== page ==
It actually does make sense to me that Frank Mir didn't take the No. 2 spot, as his resume is weaker than those of Arlovski and Barnett, but the same principle should hold if Brett Rogers beats Fedor at the upcoming Strikeforce event.

Will Brett Rogers be the No. 1 heavyweight in the world if he beats Fedor?

After much consideration, I must admit that there isn't really any clear evidence of a bias when looking at these rankings.

There are, however, a few other specific cases that are worth some discussion.

Strikeforce's Jake Shields has been a mainstay in the welterweight rankings for some time, which is reasonable. His winning streak, combined with Koscheck's loss to Paulo Thiago is enough for me to place him at No.4.

I am, however, surprised to see Shields's name beginning to show up in the top 10 list at middleweight, and even some pound-for-pound rankings.

First off, as far as I can tell, Jake Shields hasn't even ever fought at 185 lbs. If he has, it was long ago.

The possible argument for Jake Shields's inclusion in the middleweight rankings is probably that he does have wins over middleweight fighters Robbie Lawler and Yushin Okami. Neither of those fights took place at 185 lbs, and neither should be particularly significant.

I've already stated my view that Robbie Lawler's ranking is probably a bit inflated since his departure from the UFC. He went a mediocre 4-3 inside the UFC, and while he has improved as a fighter, I attribute some of the improvement in his results to a drop in the level of competition. For example, he's had two tough fights against Scott Smith, a fighter with a 1-3 UFC record, including losses to Patrick Cote, Ed Herman, and David Terrell.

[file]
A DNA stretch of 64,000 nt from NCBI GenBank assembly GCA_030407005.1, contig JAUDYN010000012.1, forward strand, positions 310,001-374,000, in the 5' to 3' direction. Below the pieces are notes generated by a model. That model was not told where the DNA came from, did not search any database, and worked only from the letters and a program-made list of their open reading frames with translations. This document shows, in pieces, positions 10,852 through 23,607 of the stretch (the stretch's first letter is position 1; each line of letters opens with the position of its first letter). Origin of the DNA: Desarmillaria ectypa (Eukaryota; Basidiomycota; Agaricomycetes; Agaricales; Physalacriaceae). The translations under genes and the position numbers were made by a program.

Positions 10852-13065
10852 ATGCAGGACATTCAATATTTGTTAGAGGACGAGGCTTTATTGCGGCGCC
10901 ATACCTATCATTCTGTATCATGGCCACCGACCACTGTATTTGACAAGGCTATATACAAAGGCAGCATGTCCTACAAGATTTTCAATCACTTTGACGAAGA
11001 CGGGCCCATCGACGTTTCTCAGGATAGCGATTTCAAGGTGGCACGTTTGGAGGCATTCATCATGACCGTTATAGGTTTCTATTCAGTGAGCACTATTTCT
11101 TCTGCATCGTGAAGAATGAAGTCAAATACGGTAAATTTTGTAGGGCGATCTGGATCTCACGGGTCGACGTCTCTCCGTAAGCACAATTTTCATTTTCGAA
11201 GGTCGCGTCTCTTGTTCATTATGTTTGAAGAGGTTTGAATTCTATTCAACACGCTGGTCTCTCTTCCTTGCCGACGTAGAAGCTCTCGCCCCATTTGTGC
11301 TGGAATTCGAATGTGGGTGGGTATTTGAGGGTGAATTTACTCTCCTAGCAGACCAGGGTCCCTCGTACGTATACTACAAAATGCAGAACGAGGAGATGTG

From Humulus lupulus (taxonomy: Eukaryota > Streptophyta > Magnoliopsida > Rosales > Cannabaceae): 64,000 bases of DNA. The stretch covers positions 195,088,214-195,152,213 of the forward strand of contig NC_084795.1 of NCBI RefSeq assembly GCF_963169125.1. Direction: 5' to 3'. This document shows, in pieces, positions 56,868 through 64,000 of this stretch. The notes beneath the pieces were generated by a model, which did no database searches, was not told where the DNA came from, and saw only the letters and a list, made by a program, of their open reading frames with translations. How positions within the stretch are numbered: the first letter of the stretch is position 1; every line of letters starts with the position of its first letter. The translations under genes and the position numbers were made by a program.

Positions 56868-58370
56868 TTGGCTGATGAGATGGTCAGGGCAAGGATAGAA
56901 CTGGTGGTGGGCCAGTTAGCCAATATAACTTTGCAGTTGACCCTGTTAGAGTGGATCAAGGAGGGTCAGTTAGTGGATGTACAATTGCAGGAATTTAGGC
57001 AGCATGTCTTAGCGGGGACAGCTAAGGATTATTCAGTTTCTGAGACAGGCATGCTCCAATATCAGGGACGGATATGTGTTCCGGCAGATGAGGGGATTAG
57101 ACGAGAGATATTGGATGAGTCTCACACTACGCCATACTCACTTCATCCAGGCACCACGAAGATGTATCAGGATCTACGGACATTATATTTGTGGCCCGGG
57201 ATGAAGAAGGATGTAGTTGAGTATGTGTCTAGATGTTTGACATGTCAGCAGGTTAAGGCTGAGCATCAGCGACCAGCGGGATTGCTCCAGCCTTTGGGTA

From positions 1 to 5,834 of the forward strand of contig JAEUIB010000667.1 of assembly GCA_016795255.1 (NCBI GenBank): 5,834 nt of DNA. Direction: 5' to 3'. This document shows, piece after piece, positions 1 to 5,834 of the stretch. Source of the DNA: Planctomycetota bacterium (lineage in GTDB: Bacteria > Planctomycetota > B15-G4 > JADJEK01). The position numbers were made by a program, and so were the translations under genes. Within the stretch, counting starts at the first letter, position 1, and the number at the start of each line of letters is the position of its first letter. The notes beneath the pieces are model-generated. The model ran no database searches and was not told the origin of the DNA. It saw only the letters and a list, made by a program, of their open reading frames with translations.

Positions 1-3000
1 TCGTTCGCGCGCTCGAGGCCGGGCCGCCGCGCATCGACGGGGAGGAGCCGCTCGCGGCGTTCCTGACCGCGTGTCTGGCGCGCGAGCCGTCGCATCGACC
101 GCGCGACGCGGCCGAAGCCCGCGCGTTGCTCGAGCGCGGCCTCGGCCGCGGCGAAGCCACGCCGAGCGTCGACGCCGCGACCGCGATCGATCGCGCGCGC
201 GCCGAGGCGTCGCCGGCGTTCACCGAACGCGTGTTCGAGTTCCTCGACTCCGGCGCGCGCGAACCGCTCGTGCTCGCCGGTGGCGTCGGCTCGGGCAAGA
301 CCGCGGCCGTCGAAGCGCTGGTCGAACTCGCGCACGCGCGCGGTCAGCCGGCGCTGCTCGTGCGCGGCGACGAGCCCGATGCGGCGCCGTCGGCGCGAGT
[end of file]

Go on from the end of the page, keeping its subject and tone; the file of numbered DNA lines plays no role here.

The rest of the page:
Jake Shields's other big win over Yushin Okami is also a bit tainted. If there was ever an argument to abandon the 10-point must scoring system, the fight between Okami and Shields should be prominently featured. For the first two rounds, neither fighter did anything of any real note. Jake Shields went for countless takedowns, but was largely neutralized by Okami, while Okami punched Shields a few times for his trouble.

The third round, on the other hand, was completely dominated by Okami. Okami didn't do enough to warrant a 10-8 round, but did more in that round than either fighter did in the previous two rounds combined. Jake Shields's win was more of a technicality than a real victory.

Furthermore, that fight was contested at 175 lbs. Since that time, Okami has become much bigger and stronger at 185, while Shields remains a smallish middleweight.

Another interesting example to consider is Strikeforce light-heavyweight champion Gegard Mousasi. Mousasi is deserving of a ranking within the top 10 at light-heavyweight, but I find recent arguments for his consideration in the pound-for-pound rankings to be dubious at best.

Certainly at 24 years old, and loaded with talent, Mousasi has a bright future ahead of him, but hasn't faced the kind of talent at 205 to put himself in the P4P discussion.

Right now, most ranking sites have been fair with Mousasi's ranking, putting him somewhere near the bottom of the top 10 in his division. I agree with those rankings, but it will be interesting to see what happens to his ranking after he beats Sokoudjou, who is currently not considered a top 10 guy.

Finally, there is the example of Dan Henderson, who has very recently started to pop up on light-heavyweight and P4P rankings since his departure from the UFC. Some of that attention is justly deserved, but I can't help but wondering if maybe some anti-UFC rankings are jumping the gun on a fighter they believe will soon be signed with a UFC competitor.